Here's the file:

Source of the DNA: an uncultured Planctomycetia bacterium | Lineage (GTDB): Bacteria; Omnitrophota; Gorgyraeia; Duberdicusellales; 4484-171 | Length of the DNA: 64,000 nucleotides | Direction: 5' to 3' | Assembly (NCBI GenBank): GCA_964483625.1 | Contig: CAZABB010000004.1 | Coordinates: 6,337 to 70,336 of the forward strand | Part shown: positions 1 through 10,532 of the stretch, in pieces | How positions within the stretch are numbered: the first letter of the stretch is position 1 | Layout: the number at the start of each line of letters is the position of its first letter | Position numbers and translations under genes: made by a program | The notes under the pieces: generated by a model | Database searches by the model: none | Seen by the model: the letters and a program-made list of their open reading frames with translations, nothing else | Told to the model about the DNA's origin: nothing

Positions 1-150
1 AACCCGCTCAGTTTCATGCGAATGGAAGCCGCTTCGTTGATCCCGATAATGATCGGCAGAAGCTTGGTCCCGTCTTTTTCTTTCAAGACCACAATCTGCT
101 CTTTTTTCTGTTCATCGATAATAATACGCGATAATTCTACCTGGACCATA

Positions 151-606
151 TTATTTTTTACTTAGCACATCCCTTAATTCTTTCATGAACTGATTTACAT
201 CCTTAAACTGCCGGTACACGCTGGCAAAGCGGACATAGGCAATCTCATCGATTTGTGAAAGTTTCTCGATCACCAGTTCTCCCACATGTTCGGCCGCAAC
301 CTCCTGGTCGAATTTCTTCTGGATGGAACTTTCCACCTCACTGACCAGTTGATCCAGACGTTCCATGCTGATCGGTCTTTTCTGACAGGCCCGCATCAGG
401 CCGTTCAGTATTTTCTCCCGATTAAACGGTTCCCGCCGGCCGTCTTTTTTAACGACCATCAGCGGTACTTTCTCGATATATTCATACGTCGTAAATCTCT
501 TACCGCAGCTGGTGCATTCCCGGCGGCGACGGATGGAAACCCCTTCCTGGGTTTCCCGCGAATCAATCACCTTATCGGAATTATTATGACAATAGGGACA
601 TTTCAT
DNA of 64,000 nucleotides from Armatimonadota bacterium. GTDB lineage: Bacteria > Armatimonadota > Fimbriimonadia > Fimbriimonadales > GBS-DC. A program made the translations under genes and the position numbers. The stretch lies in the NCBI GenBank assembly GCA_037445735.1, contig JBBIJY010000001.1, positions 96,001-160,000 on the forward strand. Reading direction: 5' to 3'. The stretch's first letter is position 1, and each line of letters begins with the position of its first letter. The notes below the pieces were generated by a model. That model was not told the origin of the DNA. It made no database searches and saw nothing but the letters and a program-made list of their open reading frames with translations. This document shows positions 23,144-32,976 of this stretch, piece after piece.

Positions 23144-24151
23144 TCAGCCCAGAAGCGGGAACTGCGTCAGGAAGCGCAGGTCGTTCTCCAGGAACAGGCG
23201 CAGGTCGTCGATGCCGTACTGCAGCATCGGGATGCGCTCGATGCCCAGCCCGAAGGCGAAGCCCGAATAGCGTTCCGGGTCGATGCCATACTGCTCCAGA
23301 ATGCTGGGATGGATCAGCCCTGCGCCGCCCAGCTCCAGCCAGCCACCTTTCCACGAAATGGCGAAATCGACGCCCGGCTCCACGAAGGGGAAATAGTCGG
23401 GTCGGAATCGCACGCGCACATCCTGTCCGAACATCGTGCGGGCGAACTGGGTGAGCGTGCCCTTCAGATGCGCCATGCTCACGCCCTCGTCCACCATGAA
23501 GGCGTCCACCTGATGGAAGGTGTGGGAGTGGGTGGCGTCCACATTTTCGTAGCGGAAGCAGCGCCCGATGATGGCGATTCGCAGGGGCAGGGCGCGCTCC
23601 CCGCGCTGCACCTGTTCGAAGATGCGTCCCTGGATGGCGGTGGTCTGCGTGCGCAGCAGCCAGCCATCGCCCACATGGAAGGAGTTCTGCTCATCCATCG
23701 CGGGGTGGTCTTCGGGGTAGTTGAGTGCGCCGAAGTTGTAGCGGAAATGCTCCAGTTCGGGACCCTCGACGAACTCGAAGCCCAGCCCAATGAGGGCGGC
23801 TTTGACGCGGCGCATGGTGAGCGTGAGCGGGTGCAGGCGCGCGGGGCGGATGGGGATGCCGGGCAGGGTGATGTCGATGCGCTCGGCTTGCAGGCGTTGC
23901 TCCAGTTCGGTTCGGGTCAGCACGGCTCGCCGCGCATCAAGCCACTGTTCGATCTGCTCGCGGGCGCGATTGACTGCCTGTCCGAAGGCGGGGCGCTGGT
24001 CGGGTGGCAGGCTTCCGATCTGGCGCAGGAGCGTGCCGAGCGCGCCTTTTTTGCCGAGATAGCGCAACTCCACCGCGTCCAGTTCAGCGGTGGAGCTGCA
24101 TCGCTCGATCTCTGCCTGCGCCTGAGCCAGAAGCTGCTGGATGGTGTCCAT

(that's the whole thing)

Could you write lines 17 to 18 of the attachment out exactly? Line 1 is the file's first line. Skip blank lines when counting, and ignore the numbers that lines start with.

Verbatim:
23401 GTCGGAATCGCACGCGCACATCCTGTCCGAACATCGTGCGGGCGAACTGGGTGAGCGTGCCCTTCAGATGCGCCATGCTCACGCCCTCGTCCACCATGAA
23501 GGCGTCCACCTGATGGAAGGTGTGGGAGTGGGTGGCGTCCACATTTTCGTAGCGGAAGCAGCGCCCGATGATGGCGATTCGCAGGGGCAGGGCGCGCTCC